Introduction: Hutch for the Ugly A/C Unit
I pride myself on having some aesthetic sense (I am a musician), but it never occurred to me that the admittedly ugly air conditioner unit on our back patio needed to be concealed from the world. To my wife, it was obvious the first moment she saw it. And a solution needed to be in place before a planned backyard party was to occur. If you or your partner have the heightened aesthetic sense my wife has, or you want to pretend you do, this project may be of interest to you.
It will cost you less than $200 and I found everything I needed at my local Home Depot. I recommend you have a hand-held circular saw, a mitre saw (chop saw)--just a simple one, no need for a compound one or a laser--and a hack saw. And you will need a hammer. Oh, and make sure the lattice cap pieces are straight.
2 8'x4' framed redwood lattices (made of redwood, not vinyl), about $50 each
2 8' redwood lattice caps, about $10 each
2 quarts of clear-coat for exterior use
paintbrushes to put on the clear-coat
2" finish nails
Step 1: Paint and Slice
Paint the lattices and caps with a clear-coat. I used a water-based Urethane and it worked well. I got some "brushes" that are designed to paint decks and fences, and they helped the process to go faster. You will want to paint both sides, as this will make your project last much longer. It's easier to paint before you build than after.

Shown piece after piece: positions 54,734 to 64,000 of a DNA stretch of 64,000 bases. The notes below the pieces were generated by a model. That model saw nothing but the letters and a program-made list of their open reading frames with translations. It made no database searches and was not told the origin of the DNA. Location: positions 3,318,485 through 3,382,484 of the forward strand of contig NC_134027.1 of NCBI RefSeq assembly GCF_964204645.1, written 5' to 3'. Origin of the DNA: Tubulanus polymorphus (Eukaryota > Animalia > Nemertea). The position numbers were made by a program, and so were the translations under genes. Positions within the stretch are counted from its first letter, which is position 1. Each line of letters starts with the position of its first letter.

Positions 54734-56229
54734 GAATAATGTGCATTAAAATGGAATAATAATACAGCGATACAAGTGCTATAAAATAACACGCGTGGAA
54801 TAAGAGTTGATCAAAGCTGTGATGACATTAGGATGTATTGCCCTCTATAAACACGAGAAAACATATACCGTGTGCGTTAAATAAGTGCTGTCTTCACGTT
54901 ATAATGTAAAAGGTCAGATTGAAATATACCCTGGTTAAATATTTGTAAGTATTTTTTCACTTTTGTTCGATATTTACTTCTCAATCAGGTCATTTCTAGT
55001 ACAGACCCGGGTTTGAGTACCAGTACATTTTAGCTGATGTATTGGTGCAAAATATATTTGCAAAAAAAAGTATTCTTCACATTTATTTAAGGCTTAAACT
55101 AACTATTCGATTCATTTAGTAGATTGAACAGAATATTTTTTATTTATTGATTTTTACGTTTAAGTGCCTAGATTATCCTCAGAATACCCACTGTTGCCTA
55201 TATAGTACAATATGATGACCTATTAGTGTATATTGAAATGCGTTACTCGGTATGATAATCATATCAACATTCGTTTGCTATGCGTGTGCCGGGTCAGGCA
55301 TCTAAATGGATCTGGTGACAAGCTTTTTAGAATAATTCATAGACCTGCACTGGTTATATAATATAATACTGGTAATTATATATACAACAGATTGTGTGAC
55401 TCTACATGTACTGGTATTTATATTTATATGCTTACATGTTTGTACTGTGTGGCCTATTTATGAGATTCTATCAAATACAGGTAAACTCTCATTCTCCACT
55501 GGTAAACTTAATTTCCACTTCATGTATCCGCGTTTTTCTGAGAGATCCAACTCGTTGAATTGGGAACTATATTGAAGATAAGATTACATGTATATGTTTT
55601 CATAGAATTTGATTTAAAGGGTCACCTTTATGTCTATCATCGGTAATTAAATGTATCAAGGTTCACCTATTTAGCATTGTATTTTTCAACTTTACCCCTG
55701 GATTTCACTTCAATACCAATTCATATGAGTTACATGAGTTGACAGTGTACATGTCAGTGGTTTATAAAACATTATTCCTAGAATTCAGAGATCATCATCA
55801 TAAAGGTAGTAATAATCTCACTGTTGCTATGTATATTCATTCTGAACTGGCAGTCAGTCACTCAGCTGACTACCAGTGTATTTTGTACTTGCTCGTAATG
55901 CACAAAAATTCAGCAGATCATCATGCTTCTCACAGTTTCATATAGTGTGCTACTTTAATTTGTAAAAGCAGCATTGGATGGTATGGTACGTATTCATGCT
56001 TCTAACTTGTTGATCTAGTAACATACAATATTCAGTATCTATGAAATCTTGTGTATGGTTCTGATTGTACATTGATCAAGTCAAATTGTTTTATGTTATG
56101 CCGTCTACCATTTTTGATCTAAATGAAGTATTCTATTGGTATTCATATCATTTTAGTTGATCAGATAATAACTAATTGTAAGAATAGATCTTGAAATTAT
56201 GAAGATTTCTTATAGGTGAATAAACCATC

After the pieces are dry, cut each of the lattices in half to produce two 4' x 4' pieces. Measure and mark carefully. I used a circular saw to make the cut. Also, cut each of the 8' lattice cap pieces in half, to produce two 4' pieces. On these, be very careful to measure and mark perfectly, and to cut perfectly. I used a mitre saw with a 90-degree angle to cut them.
Step 2: Mitre the Corners
Use the mitre saw to cut each side frame piece of each panel at a 45-degree angle, with the cut angling inward. Make sure the cut goes through the outer corner. The length of the outside piece should be no shorter than before you made the cut.
Next use the mitre saw to cut each end of each lattice cap piece. Again, the angle should be 45 degrees, and the cut should be toward the side with the channel cut out of it. Again, make sure the cut goes through the outer corner so the overall length of the piece is unchanged. Be very careful to make sure the angles go in the right direction in the cuts.
Step 3: Cut the Excess Lattice
The lattice needs to be cut back to allow the lattice cap to fit onto the open side. I've tried a variety of approaches, and what worked best was my decrepit old hacksaw. A hand-held jigsaw just vibrates the lattice without cutting it. In any case, cut right at the point where the pieces cross as is shown in the photo. With a good blade on the hacksaw, the work went quickly. Do this for all four panels.
Step 4: Add the Cap
First, start a nail through each end of the cap piece. It is much easier if you've got about 1/4" coming out the other side. Remember that the piece you will be nailing into has a channel cut into it for the lattice, so stay closer to the end than you would without the channel. You want the nail to find wood, not empty space.
Once you have the nails in place, put the cap on the end and, while tightly holding it in place, hammer the nail all the way in. Do this for all four panels.
Step 5: Assemble the Hutch or Cage or Whatever
The four pieces you have are not quite square; they are a little longer in one dimension than the other. I chose to have the long dimension up and down, with the short dimension side-to-side. Whichever way you decide, you need to have the panels all oriented the same way.
Place the panels and nail them together, leaving the top for last. That's all there is to it!